So today I think I’ll read a little history – pay a few bills – and then do what I really do best – dream about tomorrow.

Looking forward!

Steve and Lisa

Every Day Is Saturday

Lisa and I visited Emmittsburg Pa. yesterday and one of the many RV dealerships in the area.  Since she is on call this weekend – we have to plan our day trips to not take us farther than an hour from the Hanover hospital.  It was an enjoyable day and after looking at countless new RVs – all too expensive for us, we visited some antique stores and saw old things too expensive for us and so we then headed back to our campsite.  But we had a good time.

But all day something stuck in my mind that the RV salesman we were talking to said to me.  He had taken our information and asked if he could contact one of us to tell us about their latest “deals”.  I gave him my number and said I was retired so he could call me anytime – I really didn’t care.  “Every day is Saturday for you, huh?”  He said that and laughed and so did I.  “Yup, every day is Saturday”.

And that bothered me.  Saturdays are only good if the rest of the weekdays are somehow different.  You can only appreciate Saturdays if the other days are perhaps not so good.  In other words – you have to work to enjoy Saturdays.

People my age will understand what I am about to say – when I was a kid nothing (and I mean nothing) was better than Saturdays – especially Saturday mornings.  It was three or four hours of nothing but cartoons – wonderful, mindless, silly cartoons.  The afternoons were full of things like riding bikes, climbing trees, running, jumping and just being free.  But Saturday mornings man – that was what I lived for.  Saturdays were great for me because I hated school so much.  I had to endure the week long hell of getting up and doing something I really did not want to do five days in a row.  But then it would be Saturday – I was free and there were cartoons.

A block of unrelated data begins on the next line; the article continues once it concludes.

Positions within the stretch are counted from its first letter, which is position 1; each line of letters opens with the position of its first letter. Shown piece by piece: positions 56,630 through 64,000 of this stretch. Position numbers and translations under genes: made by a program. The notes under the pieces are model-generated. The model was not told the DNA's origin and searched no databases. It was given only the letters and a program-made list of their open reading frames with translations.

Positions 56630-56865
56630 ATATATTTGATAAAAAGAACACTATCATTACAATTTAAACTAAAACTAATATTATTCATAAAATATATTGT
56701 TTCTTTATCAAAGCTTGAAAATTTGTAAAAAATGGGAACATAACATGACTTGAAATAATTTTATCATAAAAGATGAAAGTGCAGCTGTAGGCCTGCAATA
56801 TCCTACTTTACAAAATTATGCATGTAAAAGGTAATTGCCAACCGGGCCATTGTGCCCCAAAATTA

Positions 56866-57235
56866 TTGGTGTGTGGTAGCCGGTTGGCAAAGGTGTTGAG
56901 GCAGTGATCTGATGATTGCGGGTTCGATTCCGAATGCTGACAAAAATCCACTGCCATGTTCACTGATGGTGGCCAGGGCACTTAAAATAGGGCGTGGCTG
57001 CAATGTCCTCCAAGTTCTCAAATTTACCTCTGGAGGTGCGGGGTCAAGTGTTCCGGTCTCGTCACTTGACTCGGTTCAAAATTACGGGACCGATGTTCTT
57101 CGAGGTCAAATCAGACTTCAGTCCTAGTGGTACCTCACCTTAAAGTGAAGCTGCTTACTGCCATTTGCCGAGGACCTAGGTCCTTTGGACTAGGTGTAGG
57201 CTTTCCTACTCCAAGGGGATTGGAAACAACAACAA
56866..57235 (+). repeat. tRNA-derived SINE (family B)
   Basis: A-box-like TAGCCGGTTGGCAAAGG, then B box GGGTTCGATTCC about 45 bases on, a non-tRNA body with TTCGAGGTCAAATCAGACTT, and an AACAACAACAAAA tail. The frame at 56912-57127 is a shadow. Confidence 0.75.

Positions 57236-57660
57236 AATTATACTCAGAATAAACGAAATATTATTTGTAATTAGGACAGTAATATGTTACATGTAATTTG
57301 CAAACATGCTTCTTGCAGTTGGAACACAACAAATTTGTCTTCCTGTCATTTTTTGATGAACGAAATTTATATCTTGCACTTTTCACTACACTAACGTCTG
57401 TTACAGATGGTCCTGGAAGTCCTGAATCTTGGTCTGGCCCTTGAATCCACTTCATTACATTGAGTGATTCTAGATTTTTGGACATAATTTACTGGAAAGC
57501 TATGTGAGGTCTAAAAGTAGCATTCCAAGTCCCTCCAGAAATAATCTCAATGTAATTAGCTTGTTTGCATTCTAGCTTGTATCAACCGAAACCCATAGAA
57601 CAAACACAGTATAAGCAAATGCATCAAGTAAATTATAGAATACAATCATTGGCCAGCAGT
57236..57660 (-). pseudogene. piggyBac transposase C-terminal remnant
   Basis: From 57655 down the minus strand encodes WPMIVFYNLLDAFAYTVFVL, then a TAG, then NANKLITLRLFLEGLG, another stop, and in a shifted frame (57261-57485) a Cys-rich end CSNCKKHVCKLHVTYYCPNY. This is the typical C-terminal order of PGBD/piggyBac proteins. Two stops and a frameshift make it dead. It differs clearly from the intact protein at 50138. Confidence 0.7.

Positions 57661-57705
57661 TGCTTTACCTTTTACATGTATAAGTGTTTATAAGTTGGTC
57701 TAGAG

Cartoons were a rare treat for us as kids since we only had three television stations.  I remember watching the test pattern until finally the TV came alive and started the day with a rendition of the national anthem.  Then it was on to cartoon heaven.  I could not have enjoyed cartoons as much if I had access to them all week.  I could not enjoy Saturdays if every day was Saturday.  We cannot enjoy peace without chaos, health without illness, good times without bad, life without death.  It is the great paradox we live with.

So all my life I have looked forward to Saturdays and yesterday I was hit with the reality that all my days are Saturdays from now on and it scared me.  But before anyone thinks this is a “woe is me” diatribe let me say retirement is wonderful and it has given Lisa and I the opportunity to travel and to do things we have wanted to do for years.  But it has thrown my life pattern for a loop.  I no longer have the dread of Monday morning but I also no longer feel the joy of Friday afternoons or the great expectations of a Saturday.

Who knows what God will do with me and I fully expect to work again.  This retirement thing may be short lived.  But then again – Lisa is loving her travel job and we are already looking forward to her next assignment.  In the meantime I will adjust to this new freedom and find ways to stay busy.

But don’t be surprised if you find me one Saturday morning with a bowl of Cap’n Crunch looking for a test pattern.